The Adventures of Miss Barbara Pym by Paula Byrne

“The agony of wondering if he will send a Christmas card!” The 20th-century British novelist Barbara Pym confided this pain to her diary, but it reflects the essence of so much of her fiction and her life: a genteel spinster besotted with an unattainable (i.e., indifferent, married, or gay) man, living in the excruciating hope of a scrap of kindness, acknowledgment.

And yet, the reader smiles, too. In the eight novels published during her life, Pym knitted gentle social comedies set in the world of church halls, dreary bedsits, and prim studies of archdeacons and anthropologists, where middle-class women find their life’s work smoothing the paths of men they silently adore, tidying up after them, hoping for a kind word.

Paula Byrne’s new doorstop of a biography, at more than 700 pages, might seem over the top for this modest author, but The Adventures of Miss Barbara Pym is a most entertaining account of Pym’s many lives—her inner life, her creative life, and her real life, woven as neatly as the socks both she and her characters are constantly darning for unappreciative men.

Recalling the picaresque novels of the 18th century, narrative titles open every chapter of the book; for instance, “In which Miss Barbara Pym goes up to St. Hilda’s College, Oxford.” This could have been a tiresome device, but most chapters are only a few pages long, and the often intriguing titles—“In which Fräulein Pym falls for a Handsome Nazi,” “In which Mr. Philip Larkin is Disgruntled (when is he not?)”—pull the reader along on the tide of a surprising and well-documented life.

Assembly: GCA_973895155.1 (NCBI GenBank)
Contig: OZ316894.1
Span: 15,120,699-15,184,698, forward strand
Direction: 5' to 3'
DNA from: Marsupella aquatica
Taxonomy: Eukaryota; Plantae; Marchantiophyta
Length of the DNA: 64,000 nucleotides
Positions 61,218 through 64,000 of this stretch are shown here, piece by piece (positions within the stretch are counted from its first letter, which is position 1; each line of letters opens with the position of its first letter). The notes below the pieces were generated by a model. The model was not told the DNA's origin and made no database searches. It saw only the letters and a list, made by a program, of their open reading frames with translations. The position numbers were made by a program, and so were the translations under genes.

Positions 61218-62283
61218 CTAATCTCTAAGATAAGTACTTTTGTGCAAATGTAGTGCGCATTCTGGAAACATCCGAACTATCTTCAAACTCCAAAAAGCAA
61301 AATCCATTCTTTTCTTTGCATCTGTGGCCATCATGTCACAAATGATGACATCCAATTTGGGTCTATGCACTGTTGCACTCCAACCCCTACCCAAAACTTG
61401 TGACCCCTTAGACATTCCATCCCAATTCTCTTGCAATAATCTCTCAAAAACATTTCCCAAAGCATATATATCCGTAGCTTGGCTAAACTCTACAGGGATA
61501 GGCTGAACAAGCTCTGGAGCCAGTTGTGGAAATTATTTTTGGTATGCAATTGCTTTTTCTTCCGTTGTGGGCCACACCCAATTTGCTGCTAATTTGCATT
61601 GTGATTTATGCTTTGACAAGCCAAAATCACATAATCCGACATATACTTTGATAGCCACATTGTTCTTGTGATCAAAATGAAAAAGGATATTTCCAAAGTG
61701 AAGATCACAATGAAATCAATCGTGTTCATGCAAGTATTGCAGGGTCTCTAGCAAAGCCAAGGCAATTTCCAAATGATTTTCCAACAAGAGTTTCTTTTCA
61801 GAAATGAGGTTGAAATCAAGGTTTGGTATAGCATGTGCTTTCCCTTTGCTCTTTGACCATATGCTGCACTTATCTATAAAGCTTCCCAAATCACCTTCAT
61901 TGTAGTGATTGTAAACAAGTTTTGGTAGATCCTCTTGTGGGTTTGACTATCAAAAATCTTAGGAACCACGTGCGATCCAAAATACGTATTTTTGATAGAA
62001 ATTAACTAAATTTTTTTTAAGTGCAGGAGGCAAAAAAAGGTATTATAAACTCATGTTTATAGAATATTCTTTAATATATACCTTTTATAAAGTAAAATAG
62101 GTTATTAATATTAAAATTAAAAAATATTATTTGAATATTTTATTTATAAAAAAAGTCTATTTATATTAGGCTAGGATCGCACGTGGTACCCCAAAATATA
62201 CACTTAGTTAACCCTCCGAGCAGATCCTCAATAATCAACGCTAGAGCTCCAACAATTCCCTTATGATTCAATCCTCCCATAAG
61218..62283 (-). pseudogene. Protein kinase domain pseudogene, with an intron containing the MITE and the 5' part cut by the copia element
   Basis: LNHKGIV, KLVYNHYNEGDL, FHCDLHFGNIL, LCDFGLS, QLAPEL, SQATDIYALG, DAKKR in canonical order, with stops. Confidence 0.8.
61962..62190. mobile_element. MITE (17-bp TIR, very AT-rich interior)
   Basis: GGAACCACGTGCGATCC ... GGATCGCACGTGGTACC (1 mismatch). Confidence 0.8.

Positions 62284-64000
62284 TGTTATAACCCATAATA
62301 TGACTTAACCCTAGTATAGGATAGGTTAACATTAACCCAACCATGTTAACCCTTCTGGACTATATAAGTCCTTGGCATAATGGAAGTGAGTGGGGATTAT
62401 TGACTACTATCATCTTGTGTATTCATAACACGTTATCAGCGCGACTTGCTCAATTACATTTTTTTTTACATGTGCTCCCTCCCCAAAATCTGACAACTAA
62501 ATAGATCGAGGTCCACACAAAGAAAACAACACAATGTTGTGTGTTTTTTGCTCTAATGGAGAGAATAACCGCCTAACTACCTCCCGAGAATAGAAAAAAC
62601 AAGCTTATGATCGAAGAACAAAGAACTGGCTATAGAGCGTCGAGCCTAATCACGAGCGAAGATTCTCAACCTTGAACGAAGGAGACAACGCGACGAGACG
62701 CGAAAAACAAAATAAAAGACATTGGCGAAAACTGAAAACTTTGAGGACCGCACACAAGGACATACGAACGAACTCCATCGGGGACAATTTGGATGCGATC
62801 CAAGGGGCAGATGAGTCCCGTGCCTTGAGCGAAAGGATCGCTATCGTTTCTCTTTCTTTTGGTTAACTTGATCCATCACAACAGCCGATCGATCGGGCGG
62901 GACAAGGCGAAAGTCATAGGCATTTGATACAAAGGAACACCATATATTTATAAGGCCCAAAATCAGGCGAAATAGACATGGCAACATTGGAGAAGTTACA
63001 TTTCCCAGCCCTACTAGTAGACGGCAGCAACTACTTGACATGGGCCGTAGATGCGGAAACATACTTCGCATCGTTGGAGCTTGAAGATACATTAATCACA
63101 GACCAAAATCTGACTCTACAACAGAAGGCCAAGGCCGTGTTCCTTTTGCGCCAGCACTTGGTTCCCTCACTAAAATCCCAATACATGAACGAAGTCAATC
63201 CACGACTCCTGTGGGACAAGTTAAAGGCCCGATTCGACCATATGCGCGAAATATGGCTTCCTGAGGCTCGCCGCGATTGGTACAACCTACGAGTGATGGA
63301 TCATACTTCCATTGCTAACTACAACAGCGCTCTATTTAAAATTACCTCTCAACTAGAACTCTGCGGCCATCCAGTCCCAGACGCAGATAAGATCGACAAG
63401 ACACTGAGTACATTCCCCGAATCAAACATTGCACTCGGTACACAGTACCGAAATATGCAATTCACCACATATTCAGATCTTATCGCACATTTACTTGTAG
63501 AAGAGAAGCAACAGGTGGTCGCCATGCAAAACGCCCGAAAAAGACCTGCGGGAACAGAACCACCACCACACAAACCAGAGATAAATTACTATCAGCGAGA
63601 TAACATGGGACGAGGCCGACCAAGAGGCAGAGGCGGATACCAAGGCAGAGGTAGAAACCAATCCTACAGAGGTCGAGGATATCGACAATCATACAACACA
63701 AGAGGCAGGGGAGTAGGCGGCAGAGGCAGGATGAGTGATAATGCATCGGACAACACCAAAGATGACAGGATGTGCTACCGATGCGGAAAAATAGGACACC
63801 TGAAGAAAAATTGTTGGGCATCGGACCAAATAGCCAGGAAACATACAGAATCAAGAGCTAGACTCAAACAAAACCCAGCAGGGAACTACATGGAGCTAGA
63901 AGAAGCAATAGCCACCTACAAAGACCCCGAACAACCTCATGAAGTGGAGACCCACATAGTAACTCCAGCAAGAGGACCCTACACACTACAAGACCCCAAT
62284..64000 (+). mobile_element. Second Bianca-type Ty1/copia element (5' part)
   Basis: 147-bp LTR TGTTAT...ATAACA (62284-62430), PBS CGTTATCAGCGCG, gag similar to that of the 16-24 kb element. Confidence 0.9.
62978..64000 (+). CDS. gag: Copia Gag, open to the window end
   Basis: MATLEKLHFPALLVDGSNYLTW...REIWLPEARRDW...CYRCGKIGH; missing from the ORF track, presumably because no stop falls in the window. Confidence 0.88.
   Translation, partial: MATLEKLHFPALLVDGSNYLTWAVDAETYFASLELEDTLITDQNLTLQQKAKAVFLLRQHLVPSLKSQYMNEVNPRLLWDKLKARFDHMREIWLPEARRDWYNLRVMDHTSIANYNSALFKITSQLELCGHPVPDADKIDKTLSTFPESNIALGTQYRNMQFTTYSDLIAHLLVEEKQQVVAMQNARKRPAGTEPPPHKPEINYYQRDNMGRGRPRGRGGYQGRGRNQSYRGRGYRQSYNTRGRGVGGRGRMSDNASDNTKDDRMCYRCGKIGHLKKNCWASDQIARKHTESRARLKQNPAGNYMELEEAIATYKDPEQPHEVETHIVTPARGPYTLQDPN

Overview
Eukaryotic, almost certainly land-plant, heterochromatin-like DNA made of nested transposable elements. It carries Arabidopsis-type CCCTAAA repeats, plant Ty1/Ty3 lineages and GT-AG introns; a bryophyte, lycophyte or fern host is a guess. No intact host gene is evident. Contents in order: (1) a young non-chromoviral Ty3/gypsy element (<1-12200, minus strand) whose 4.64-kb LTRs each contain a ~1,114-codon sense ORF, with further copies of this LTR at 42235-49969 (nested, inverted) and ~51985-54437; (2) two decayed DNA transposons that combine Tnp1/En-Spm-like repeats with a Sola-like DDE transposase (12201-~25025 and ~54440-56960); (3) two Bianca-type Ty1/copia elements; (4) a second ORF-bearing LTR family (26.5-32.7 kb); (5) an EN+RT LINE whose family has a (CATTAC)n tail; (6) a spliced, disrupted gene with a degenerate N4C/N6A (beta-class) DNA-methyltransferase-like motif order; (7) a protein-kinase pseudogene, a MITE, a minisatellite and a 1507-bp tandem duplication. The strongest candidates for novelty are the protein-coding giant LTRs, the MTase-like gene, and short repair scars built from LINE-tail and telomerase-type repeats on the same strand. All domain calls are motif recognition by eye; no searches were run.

Lessons in Love

Born in 1913, Pym grew up in Shropshire, near Wales, and at 18 left home to attend Oxford. There, she began to reveal lasting traits. She fell in love easily, sometimes at a mere glance in the Bodleian Library, and pursued her targets rigorously, becoming an expert stalker. She invented different personae for herself, sometimes complete with different names, clothes, and makeup.

Pym looking chic on a trip to Europe. (Could this have been the time she fell for a “Handsome Nazi”?)

But Pym’s love life was not entirely imaginary. She had full-blown affairs with several young men, a bold step in the Oxford of the 1930s. She also began writing novels, starting with the manuscript of Some Tame Gazelle, which, 15 years later, would become her first published work.

From her undergraduate days on, Pym was rarely without a novel in the works. After the well-received publication of Some Tame Gazelle, in 1950, she produced five more in 11 years, all rich with her close observations of lives of duty and disappointment, turned comic in her unerring hands.

When, to Pym’s dismay, her seventh novel was coldly rejected, in 1963, she found herself in a publishing wilderness that lasted 15 years. She continued to write, but after she had been turned down by 21 publishers, she resigned herself to a fatal fall out of fashion.

Narrative titles open every chapter of the book: “In which Fräulein Pym falls for a Handsome Nazi,” for instance, or “In which Mr. Philip Larkin is Disgruntled (when is he not?).”

In 1977, however, she was swept in from the cold by a survey in The Times Literary Supplement of the most underrated authors of the century. Only Pym was named twice, by her friend the poet Philip Larkin and by the eminent Oxford professor Lord David Cecil. The next day her recognition was front-page news, igniting a Pym renaissance with offers from publishers, reprints of her old novels, and interviews on radio and television, in newspapers and magazines. Her rejected manuscripts were published at once to critical acclaim.

This unexpected resurrection was in fact a glorious curtain call. In 1979, Pym was diagnosed with breast cancer. She died the following year. Four more of her novels were published posthumously, making a round dozen well worth reading—as is this excellent biography.

Robin Olson is a Los Angeles–based writer and editor